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Perth Diary

   

Banking on it

I had a possible job sent to me this morning. It was to do with creating content for a price comparision website.

This is part and parcel of the reaction to the recession here and elsewhere as well. People are trying to find different sources of cash, trying to find the cheapest ways of doing things and trying to retrieve money from other people and organisations.

In the local news this week, has been a company called Financial Redress. This is a company that enables people to get back money that are owed by the banks and credit card companies. I suppose that might sound a little strange but the money in question is credit card charges and fees.

 A huge trend

This has become a huge trend. The law usually states that the bank must charge for its services at a reasonable rate that the bank itself sets and that it must place this information in the terms and conditions.

That would seem to be pretty solid but legally, a customer has the right to claim back the charges and fees if they are too high and can be declared unreasonably so. It generally costs a couple of dollars for informing someone about a late fee on a payment and so on but quite often banks can charge anywhere from $10 to $50 for such fees. This is deemed to be too high so what Financial Redress does is fill in the claims for upto six years of banking charges and apply for the money to be returned to the claimant on the claimantís behalf.

It has taken off. The business is doing so well that in order to service all the claims they have currently received, they have temporarily decided not to take any new claims.  This is not the first incidence of this nature. In the U.K., the claims procedure has been temporarily halted until the legality of claims can all be checked thoroughly. There have been 750,000 people who have gone through the process and have had successful claims already and currently there are over a 100,000 people in the queue waiting for the process to restart so that they can get their cash back.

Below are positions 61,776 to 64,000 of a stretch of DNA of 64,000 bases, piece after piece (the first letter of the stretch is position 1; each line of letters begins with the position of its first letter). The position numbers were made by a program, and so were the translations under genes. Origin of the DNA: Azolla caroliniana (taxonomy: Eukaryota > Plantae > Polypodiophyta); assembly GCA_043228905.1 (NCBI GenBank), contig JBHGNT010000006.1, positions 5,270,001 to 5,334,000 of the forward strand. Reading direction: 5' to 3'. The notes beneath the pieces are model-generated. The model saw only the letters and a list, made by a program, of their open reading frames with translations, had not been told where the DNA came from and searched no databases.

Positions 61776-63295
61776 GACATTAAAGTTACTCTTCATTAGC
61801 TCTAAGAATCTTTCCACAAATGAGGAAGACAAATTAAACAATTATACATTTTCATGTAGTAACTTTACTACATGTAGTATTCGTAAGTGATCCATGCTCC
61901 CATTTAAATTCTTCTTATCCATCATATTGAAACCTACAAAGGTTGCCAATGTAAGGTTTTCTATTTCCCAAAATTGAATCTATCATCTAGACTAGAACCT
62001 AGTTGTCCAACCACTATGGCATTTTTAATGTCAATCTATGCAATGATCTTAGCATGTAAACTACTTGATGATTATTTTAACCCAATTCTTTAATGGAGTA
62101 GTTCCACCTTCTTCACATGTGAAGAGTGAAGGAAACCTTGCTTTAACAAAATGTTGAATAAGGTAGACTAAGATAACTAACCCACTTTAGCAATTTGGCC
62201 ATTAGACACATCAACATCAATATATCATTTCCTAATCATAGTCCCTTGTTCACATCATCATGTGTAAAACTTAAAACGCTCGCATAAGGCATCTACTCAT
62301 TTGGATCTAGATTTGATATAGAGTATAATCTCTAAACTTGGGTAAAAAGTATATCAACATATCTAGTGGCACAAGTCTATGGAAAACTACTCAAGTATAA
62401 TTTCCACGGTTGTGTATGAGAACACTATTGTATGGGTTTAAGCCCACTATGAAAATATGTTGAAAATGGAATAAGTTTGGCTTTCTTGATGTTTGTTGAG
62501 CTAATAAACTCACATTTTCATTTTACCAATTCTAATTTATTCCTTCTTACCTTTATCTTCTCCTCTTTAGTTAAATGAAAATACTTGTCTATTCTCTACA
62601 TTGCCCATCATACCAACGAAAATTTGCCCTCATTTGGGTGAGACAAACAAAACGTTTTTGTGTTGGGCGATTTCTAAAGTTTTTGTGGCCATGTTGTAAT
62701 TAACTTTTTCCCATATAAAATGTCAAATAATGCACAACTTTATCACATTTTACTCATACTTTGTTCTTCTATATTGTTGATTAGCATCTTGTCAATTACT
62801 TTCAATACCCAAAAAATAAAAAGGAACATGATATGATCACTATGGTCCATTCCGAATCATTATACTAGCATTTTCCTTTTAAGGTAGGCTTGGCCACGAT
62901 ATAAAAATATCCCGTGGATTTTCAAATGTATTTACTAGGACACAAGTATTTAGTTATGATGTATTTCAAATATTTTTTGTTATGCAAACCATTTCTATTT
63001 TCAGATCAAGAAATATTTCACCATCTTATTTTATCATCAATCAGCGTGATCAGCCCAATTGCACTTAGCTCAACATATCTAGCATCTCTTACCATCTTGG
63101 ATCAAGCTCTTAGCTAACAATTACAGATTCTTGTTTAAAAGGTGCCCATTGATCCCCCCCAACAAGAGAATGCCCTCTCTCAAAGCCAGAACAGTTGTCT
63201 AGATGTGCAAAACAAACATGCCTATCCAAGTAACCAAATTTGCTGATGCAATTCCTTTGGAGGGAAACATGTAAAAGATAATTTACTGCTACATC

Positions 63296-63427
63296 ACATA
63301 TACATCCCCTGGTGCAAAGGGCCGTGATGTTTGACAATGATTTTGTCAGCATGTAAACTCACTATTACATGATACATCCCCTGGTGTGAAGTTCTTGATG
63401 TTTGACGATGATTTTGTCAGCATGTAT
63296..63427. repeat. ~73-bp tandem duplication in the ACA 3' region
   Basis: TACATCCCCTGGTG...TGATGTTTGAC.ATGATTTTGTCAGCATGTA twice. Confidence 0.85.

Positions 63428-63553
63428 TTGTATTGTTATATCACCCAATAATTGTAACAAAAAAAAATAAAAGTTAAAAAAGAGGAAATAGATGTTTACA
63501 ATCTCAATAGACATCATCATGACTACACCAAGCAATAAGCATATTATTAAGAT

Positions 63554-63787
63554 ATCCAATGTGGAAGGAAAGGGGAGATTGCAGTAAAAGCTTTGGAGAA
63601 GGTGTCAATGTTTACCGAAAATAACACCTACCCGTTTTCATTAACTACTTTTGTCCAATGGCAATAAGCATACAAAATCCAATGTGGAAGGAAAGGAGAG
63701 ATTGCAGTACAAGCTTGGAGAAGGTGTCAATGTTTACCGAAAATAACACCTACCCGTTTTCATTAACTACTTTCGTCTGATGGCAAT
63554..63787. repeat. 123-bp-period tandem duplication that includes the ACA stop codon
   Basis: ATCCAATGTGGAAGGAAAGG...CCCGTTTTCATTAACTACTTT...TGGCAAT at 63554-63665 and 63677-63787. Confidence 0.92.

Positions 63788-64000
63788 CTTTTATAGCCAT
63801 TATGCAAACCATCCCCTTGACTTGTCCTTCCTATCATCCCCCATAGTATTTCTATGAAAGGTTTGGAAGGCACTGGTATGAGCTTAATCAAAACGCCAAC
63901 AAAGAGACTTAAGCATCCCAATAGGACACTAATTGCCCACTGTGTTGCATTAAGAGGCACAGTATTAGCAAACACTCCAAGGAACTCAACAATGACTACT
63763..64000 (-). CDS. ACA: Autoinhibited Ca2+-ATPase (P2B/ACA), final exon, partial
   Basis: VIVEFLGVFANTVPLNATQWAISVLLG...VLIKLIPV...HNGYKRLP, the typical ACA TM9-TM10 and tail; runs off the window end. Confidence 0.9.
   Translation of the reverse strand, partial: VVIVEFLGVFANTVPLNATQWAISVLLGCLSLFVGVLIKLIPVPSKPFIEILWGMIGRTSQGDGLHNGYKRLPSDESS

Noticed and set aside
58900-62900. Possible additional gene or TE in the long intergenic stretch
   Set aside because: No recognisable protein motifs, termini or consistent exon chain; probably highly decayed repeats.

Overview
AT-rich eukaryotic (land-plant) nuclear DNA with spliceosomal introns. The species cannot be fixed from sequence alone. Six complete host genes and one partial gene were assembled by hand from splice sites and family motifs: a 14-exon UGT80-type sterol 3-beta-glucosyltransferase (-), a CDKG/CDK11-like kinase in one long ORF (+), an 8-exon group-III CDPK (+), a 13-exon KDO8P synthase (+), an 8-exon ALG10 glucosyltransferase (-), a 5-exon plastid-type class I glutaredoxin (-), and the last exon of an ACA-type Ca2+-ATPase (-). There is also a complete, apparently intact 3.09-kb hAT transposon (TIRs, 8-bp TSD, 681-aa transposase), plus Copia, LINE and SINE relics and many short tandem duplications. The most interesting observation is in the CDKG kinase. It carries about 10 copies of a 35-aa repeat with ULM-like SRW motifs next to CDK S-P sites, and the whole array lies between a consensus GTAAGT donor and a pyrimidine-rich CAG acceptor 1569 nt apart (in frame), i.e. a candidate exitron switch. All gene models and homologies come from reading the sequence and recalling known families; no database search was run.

You donít need a company to do it for you, it is possible to do it yourself, but hiring a law firm specialising in it does take out the hassle of hiring lawyers. This can be good because essentially the process does mean ending up in court for a hearing, where the judge has to decide whether the claim is valid or not.

If it is, the banks do have to pay. Clearly this will have an impact on the way banks start to do business in the future. There is a worry that if they do cut down their charges to comply with fair trade rulings that they will then insert those charges elsewhere. Credit cards may cut down their charges but then omit the 0% interest.

Fear and panic

But with the fear and panic going around at the moment regarding the current economic climate, most people are happy to get a few $1000ís back in bank fee reimbursement to pay their weekly rent and bills for the next couple of months.

It is rather ironic that banks were created to keep money safe and available with a slight fee to pay for the cost of doing so. You got money from the bank because that was where you kept it. Banking nowadays is a different kettle of fish. Now you get money from the bank because it is yours and they arenít giving it to you.

It might be worthwhile having a chat with your lawyer about claiming though you might want to make sure that you have several years of account statements to adequately track down all the charges and how much they cost. Go get any money that is yours from the bank ó thatís what it is there for.

ó Marisa Wikramanayake


 

 
 

 

 

 

 
 
 
 
 
 

 

 


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